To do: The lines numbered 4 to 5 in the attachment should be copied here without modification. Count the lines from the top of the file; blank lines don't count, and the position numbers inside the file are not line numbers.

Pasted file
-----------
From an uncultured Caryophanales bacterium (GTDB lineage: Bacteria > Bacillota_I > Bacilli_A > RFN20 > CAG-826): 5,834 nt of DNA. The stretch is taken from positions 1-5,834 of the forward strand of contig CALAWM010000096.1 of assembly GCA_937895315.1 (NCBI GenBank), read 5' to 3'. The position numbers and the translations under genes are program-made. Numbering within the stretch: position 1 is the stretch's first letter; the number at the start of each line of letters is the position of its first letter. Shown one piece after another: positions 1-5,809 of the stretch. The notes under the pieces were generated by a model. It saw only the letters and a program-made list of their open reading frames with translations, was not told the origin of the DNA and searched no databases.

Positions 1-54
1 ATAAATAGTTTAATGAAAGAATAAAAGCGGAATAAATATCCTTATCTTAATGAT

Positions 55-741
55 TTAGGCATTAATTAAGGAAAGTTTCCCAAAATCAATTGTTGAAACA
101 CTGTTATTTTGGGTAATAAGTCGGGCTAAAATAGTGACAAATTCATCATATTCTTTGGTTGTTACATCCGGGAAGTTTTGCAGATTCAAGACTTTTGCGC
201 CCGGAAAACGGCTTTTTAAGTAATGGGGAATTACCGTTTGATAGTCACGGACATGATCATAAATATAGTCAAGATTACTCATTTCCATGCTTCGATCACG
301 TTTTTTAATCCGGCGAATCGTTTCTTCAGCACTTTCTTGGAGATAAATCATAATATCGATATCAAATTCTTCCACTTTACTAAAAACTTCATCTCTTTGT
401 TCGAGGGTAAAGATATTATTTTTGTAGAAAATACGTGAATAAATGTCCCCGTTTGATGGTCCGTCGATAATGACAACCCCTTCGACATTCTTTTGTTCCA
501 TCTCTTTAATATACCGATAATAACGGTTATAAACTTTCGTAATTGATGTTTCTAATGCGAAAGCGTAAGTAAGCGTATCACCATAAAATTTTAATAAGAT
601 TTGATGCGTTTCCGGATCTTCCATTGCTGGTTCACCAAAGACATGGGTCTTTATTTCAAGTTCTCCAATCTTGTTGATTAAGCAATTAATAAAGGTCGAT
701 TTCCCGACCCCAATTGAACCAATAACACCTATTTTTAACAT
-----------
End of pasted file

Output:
Positions 55-741
55 TTAGGCATTAATTAAGGAAAGTTTCCCAAAATCAATTGTTGAAACA